For novelist Carol Edgarian, restoring a shambling San Francisco house to its former glory has been an 18-year affair of the heart.
I once knew a house. It was of a simple design: square rooms, smooth plastered walls, tall windows that opened with hardly a heave, wide-planked floors that never creaked. This house was warm in the winter and cool in the summer, and every room looked out onto the garden. This was the home of my imagination. The house in which I actually live is of a different order: a Lady Gaga of a house, a Victorian—God help me—yes, a San Francisco painted lady; tricked out, willful, drafty. Some would say she’s also grand, but they haven’t lived with the old broad as I have, these 18 years.
I call her “she” because what else would you call a high-heeled thing, all that color, curves, and fancywork? She is a lovely eccentric. Her two columns guarding the front door are mismatched—one square, one round. And that is just the beginning.
Edith Wharton, in her treatise on design, The Decoration of Houses, declared, “Proportion is the good breeding of architecture.” I couldn’t argue. Proportion is what distinguishes our old Vic: She’s wider than a typical Queen Anne, with enough hip to balance the chest.
But what is it anyway about people and their houses? Why do I get so excited when one more shelter magazine arrives in the mailbox each month? Why does the inside of other people’s homes give such a voyeuristic thrill?
I come from nomads. My mother moves so often, it is a running joke with friends: “How many times has your mother moved since the last time I saw you?” Perhaps for that very reason I want to grow old in my old house, where my children first arrived wrapped in my arms like burritos.
But to stay in an old house, to renovate around you, is to endure a strong test of the nerves. It is also a kind of romance for sure. There’s the love affair, the breakups, the heartaches, the dastardly suitors (subcontractors) who woo but fail to deliver, the near misses, the money crises, the secrets, the nosy neighbors. There’s the person you were when you first moved in, and the person you become.
We fell in love from afar. Actually, from across the street. When I met the man I would eventually marry, I was living in an apartment directly opposite the house. My man and I shacked up in that small apartment for six months, tripping over each other. I spent long days at my desk, which was set in a bay window overlooking my future house. While writing my first novel, I stared at the place for hours. I decided she was a bit spooky. No one seemed to come or go. Her windows revealed nothing, not even light. Eventually we moved to a larger flat in another part of town, but five years later, when we started looking to buy, we discovered that the old lady was for sale.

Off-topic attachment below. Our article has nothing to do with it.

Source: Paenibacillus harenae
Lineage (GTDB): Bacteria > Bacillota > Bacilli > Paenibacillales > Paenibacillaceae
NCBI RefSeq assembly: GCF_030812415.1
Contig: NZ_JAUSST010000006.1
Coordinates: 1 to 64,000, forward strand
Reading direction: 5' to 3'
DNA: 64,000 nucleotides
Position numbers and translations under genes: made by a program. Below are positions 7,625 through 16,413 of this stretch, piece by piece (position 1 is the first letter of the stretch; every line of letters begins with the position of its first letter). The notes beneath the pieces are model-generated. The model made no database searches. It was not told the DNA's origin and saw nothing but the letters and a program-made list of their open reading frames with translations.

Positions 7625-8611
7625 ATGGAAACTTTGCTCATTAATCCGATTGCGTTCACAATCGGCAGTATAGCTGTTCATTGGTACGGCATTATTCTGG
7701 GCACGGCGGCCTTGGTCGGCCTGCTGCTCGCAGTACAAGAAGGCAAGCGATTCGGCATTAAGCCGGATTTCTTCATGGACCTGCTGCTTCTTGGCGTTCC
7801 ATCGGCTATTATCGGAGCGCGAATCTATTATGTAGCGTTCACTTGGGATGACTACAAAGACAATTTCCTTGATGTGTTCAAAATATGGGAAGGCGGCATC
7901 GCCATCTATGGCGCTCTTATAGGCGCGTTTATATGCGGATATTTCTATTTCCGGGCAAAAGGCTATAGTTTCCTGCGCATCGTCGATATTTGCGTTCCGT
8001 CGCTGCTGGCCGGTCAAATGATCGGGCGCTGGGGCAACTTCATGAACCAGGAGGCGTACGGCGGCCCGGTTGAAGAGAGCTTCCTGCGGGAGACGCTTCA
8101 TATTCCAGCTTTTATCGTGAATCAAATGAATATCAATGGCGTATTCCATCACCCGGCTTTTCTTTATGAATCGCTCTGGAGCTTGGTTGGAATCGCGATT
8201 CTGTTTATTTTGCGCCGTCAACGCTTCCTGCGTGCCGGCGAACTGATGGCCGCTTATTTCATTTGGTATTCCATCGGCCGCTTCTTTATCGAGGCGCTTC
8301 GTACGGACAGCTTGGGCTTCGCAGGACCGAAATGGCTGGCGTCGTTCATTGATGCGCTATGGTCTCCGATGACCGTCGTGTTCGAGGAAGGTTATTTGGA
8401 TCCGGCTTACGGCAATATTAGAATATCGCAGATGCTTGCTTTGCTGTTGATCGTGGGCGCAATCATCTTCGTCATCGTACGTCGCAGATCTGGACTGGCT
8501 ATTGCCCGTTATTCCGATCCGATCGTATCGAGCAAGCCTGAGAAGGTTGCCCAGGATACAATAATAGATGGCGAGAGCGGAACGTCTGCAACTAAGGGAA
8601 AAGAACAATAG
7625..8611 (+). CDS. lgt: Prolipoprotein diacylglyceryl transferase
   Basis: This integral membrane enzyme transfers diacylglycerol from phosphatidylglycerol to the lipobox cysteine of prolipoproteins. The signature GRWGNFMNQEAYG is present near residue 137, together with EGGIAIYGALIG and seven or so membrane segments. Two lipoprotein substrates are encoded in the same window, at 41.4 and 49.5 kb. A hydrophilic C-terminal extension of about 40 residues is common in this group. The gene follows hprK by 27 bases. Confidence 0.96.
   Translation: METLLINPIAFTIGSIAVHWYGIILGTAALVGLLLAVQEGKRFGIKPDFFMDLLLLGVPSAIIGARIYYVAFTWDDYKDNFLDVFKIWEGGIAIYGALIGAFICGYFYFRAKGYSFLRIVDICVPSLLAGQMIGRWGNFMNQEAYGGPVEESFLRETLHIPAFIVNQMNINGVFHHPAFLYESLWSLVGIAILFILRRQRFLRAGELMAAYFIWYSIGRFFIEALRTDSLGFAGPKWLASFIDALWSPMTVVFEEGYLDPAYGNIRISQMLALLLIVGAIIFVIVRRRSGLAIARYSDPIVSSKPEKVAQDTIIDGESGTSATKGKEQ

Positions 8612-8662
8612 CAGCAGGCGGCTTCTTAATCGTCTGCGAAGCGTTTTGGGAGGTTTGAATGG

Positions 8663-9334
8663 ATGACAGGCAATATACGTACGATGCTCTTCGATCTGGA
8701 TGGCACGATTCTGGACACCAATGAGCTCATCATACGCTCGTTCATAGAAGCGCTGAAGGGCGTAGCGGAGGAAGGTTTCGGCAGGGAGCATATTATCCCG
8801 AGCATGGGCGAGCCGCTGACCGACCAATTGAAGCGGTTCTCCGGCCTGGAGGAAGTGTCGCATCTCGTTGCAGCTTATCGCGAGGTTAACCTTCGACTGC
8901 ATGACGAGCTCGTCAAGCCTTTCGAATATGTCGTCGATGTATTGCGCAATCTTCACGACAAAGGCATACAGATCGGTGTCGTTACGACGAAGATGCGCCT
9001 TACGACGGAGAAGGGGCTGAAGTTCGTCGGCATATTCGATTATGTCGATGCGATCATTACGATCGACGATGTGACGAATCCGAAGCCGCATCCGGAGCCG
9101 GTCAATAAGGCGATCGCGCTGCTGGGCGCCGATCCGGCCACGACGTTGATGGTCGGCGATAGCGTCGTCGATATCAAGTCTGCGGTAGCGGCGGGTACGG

She was built in 1874, and survived the great 1906 earthquake. She’d had only a few owners, and the one before us had renovated her in 1968 and hadn’t touched her since. When we moved in, her roofs were leaking. All four floors of the house, including the 12-foot-high ceilings, were painted in the heyday of putrid pea green. The appliances in the kitchen were—you guessed it—avocado. Downtrodden mustard yellow shag carpeting embarrassed the living room and carried the insult up four flights of stairs. Stained voile curtains hid her gorgeous curved bay windows. The house was, in a word, tired. Each time I toured her, I thought, Oh, but she has great bones.
The widow who owned her had spent the happiest years of her life in the house and, believing she owned the Taj Mahal, priced her accordingly. The house had been on the market for a year, with no serious offers. “Go for it,” our real-estate agent encouraged. “Offer what you can afford.” And so we did—in fact, beyond what we could afford. Disgusted, the widow threw the papers in our agent’s face. That was pretty much the end of things. We went away heartsick. We pined. We looked at 60 other houses, but nothing else spoke to our souls. Sometimes in the evening we’d buy ice cream cones and park stealthily across the street from her, wishing she was ours.
Some months later, a week before our wedding, as all our crazy relatives were about to converge, the call came. If we signed that day, the widow would accept our price. We signed. And that was the last time we had a good night’s sleep for months. We enjoyed our wedding, of course, and the honeymoon, but my most poignant memory of the trip is sitting in our lovely hotel room in Venice, overlooking the Grand Canal, two writers trying to make sense of bond fluctuations in The Wall Street Journal, deciding if we should lock in the mortgage rate this day or that. We were so innocent back then. We thought she needed just a little work.
And so began years of living and writing alongside roofers, carpenters, plumbers, the tile guy, each with crises and dramas worthy of a novel. The painter we hired for a week stayed for two months. Cesar became part of the family. But first he had to rid the house of what we affectionately called “the pea of green.” This proved more difficult than any of us imagined. Try as he might to paint the living room ceiling white, the color underneath kept seeping through. “Jesucristo!” Cesar would mutter, dipping his roller and attacking the miasma yet again, while religious programming blasted in Spanish on his paint-specked radio.
Back then, in 1993, we thought it would take a year or so to return her to glory. That was before we put in a garage—months of drilling construction leading to the day the cement finally hardened and we drove the car in, only to have the floor bottom out. The whole thing had to be redone. Eighteen years of living with our Vic, her problems have become our problems, her eccentricities our own. So we now call her our 30-year project. Thirty years is a long marriage. Next up: the kitchen. Renovating it is surely going to kill me. In my mind’s eye, I can see how great it’s going to look.